Warning to Hajj pilgrims by Tower Hamlets Council about travel scams

PUBLISHED: 18:08 19 July 2018 | UPDATED: 18:27 19 July 2018

Mayor John Biggs warning to Hajj pilgrims...

Mayor John Biggs warning to Hajj pilgrims... "Unscrupulous agents would attempt to exploit people’s religious devotion, so remain vigilant.” Pictures: Mike Brooke (inset) and Google

Mike Brooke/Google

Worshippers at mosques and Muslim centres are being warned by Tower Hamlets trading standards officers about travel scams if they are planning to go on Hajj pilgrimage to Mecca next month.

Worshippers at Shoreditch Masjid to get warnings about travel scams if planning Hajj pigrimage. Picture source: GoogleWorshippers at Shoreditch Masjid to get warnings about travel scams if planning Hajj pigrimage. Picture source: Google

Council officials are continuing their Friday visits to mosques tomorrow when they call in at the East London Mosque and Muslim centre in Whitechapel Road.

“There are unscrupulous agents who would attempt to exploit people’s religious devotion,” mayor John Biggs warns.

“I encourage anyone booking their trip to carry out appropriate checks and remain vigilant.”

His trading standards officers look in at the Mile End Bengali Muslim Association in Hamlets Way next Friday, the Shoreditch Masjid in Redchurch Street on August 3, and Wapping’s Bengali Association Noorani Masjid in Tench Street on August 10.

Advice is being given about booking through reputable agents registered with ABTA or IATA and who hold an Air Travel Organisers’ license.

It follows scams in past years when pilgrims have been caught out by rogue agents who have vanished with their money.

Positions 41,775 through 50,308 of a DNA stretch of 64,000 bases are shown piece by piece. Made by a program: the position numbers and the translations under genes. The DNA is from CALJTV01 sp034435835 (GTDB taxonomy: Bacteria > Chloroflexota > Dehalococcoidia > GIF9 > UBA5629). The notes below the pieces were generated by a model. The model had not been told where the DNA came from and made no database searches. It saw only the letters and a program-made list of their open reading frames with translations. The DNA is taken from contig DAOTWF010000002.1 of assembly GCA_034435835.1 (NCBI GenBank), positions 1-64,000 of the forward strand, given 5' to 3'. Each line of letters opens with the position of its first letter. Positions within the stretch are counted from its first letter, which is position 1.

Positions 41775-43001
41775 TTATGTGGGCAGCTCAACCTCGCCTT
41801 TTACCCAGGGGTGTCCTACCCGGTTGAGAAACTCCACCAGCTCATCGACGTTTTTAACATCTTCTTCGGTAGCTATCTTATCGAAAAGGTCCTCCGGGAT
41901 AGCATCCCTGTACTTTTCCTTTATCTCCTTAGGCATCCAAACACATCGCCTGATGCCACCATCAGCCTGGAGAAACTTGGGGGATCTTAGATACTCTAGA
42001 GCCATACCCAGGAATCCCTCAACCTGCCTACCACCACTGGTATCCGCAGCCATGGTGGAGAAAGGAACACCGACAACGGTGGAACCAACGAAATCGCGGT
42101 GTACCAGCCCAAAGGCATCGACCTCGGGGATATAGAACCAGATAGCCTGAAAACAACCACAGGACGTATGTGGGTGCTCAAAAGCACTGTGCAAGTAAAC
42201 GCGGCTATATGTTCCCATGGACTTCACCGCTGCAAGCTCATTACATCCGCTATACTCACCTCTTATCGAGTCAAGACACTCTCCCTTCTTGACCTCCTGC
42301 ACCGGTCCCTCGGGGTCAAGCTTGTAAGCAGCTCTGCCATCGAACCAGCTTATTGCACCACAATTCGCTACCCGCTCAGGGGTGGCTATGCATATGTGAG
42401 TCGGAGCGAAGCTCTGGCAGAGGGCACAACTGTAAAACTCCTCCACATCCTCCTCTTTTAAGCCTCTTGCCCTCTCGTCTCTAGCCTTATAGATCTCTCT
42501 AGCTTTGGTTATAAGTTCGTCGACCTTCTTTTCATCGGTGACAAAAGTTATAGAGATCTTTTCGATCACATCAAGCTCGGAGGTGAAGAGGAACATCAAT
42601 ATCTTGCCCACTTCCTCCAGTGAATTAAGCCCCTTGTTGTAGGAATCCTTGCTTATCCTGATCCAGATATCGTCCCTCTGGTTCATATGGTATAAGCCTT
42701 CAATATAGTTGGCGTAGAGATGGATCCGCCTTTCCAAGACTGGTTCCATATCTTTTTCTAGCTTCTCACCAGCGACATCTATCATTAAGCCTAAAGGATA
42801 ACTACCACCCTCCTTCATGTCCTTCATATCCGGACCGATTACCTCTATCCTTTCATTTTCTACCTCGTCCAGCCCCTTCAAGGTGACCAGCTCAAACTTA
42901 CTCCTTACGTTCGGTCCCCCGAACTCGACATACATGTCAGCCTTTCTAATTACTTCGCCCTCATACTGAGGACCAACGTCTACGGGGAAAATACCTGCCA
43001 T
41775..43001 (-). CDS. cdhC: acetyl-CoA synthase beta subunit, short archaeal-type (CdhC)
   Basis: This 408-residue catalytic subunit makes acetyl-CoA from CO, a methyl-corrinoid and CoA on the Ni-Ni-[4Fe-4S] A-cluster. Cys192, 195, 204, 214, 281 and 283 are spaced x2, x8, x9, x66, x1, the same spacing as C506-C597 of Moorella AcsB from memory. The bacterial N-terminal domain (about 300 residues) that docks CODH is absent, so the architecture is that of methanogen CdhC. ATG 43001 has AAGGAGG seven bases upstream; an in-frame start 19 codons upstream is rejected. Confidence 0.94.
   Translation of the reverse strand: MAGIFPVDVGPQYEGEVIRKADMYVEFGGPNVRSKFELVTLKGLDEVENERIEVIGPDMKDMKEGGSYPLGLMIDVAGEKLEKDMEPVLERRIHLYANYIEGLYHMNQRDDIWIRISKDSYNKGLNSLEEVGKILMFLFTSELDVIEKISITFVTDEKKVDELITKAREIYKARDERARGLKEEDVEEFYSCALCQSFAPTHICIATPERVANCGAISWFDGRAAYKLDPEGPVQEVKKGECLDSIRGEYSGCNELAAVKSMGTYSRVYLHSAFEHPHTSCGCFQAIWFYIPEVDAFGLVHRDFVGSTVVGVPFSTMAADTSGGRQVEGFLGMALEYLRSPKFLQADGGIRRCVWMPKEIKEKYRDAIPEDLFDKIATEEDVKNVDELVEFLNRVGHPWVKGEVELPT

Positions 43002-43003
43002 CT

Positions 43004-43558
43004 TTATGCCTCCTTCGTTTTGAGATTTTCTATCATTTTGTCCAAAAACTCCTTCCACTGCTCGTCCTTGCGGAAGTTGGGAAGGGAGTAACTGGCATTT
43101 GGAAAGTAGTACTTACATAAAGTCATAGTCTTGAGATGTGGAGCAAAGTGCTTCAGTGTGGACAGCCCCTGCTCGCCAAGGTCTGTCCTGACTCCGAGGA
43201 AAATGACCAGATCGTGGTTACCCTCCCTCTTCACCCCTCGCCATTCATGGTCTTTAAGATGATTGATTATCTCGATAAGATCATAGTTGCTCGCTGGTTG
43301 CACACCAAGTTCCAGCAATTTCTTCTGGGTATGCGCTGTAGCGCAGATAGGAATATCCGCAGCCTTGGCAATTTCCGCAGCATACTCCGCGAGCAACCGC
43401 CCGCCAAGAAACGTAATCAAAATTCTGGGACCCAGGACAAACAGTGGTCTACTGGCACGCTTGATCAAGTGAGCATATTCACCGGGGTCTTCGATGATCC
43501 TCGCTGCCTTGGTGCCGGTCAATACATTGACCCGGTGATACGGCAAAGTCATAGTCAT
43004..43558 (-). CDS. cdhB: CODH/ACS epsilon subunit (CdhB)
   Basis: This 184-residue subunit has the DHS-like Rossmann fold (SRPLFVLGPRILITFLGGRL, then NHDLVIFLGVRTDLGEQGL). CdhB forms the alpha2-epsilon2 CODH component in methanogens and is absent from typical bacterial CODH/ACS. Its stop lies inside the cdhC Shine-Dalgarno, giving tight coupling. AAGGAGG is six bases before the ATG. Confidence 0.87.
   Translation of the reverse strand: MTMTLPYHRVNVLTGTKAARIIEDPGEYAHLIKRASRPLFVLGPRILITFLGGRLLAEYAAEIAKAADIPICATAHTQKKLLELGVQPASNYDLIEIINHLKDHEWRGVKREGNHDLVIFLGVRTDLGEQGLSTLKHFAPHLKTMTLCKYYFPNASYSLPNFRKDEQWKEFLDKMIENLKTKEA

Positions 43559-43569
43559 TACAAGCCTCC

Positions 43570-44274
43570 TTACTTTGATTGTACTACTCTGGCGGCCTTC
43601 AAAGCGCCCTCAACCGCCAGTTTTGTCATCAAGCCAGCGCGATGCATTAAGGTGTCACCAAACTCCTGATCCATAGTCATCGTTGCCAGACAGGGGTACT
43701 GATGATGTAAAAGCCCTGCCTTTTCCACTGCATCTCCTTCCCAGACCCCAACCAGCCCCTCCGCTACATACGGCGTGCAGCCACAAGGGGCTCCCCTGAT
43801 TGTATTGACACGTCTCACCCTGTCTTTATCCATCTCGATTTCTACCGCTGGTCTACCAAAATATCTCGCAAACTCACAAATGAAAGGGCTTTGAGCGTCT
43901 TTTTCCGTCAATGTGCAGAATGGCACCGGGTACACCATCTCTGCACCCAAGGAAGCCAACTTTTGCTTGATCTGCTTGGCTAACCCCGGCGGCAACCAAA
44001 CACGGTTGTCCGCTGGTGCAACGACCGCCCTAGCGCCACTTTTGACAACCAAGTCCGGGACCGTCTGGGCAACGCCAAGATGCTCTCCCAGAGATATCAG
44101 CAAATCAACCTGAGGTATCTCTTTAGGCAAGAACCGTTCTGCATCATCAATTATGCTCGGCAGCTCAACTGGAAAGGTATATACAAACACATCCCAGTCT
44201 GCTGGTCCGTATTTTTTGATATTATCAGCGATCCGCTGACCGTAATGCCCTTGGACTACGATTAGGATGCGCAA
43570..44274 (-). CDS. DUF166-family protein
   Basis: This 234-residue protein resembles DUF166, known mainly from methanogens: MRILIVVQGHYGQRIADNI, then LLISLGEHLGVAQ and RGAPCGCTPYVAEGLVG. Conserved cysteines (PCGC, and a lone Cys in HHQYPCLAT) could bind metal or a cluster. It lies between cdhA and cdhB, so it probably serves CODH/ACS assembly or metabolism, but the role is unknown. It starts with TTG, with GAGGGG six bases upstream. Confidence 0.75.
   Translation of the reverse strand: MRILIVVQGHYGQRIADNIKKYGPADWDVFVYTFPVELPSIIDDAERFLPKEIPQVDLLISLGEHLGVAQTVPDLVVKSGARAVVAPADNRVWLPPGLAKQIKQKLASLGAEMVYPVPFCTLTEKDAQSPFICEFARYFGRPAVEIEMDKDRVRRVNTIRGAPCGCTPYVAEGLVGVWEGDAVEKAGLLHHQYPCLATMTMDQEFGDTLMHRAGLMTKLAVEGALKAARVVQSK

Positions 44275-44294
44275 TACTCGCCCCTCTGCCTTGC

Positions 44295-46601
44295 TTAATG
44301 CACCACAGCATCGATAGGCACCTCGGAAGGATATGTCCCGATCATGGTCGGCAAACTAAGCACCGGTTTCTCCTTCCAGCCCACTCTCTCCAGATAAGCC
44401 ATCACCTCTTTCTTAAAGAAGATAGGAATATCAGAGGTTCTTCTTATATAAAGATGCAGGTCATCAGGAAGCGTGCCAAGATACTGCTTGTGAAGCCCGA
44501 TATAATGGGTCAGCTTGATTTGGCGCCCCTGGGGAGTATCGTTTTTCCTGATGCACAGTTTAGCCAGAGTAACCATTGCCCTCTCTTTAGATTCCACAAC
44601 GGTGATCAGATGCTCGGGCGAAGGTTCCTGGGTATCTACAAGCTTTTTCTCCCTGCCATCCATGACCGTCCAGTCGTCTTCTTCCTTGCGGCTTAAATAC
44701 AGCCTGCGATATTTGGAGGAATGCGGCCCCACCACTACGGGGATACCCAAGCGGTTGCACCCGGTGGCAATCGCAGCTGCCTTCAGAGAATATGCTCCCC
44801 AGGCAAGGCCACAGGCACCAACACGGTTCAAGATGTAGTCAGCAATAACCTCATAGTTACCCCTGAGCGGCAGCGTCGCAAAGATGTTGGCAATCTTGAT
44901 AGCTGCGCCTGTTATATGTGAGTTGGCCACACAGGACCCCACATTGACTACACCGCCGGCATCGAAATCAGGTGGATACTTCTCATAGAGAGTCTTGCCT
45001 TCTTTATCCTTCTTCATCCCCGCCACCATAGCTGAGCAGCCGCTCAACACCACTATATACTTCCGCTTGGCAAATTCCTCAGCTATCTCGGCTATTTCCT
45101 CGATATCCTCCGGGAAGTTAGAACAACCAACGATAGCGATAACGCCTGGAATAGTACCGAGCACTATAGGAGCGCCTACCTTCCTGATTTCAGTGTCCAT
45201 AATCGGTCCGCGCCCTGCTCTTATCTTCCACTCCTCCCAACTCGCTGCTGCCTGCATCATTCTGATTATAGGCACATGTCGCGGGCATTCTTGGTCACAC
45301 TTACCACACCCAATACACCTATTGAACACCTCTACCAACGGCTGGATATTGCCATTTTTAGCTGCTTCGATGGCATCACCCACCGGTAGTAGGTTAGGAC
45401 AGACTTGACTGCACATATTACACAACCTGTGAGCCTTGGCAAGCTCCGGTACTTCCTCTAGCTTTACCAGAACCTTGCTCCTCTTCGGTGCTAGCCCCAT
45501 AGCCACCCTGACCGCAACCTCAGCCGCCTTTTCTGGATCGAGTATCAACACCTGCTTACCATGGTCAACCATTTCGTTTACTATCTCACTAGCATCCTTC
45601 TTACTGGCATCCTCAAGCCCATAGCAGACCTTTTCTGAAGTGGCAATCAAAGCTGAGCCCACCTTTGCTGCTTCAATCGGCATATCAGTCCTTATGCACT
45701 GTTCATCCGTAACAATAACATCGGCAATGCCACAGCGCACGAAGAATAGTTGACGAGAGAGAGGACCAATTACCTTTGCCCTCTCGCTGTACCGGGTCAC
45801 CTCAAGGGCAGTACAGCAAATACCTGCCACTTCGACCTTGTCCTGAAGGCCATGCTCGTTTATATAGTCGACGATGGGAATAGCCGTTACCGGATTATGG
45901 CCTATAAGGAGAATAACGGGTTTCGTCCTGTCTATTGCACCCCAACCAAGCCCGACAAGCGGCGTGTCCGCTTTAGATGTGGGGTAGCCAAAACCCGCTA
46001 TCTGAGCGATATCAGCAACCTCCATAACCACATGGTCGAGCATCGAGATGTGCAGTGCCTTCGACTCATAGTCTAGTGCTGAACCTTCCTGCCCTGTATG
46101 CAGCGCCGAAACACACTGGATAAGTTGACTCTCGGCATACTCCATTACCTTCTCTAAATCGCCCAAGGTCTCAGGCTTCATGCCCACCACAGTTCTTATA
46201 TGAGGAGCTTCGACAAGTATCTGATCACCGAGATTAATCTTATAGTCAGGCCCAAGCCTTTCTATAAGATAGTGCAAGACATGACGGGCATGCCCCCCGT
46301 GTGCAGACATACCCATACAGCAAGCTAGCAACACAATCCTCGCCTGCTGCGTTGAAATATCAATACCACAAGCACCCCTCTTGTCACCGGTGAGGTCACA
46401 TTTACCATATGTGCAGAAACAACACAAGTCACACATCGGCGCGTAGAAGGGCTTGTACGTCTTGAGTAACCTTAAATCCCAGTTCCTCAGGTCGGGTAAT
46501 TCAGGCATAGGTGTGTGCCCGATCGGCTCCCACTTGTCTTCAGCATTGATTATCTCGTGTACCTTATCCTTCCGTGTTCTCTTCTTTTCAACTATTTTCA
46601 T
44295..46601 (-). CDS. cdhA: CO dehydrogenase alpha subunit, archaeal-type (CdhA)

Complaints in past years to the trading standards office have also included flights to Saudi Arabia outside the five-day pilgrimage period, which this year runs August 19 to 24, or hotels too far from the Kaaba.

Pilgrims are also being advised to make sure vaccinations are up to date, to wash hands before and after preparing food, drink bottled or treated water and avoid animal contact which risks Middle East Respiratory syndrome caught by camels and passed from person-to-person.

If you value what this story gives you, please consider supporting the East London Advertiser. Click the link in the orange box below for details.

Become a supporter

This newspaper has been a central part of community life for many years, through good times and bad, serving as your advocate and trusted source of local information. Our industry is facing testing times, which is why I’m asking for your support. Every single contribution will help us continue to produce award-winning local journalism that makes a measurable difference to our community.

Thank you.

Most Read

Most Read

Latest from the East London Advertiser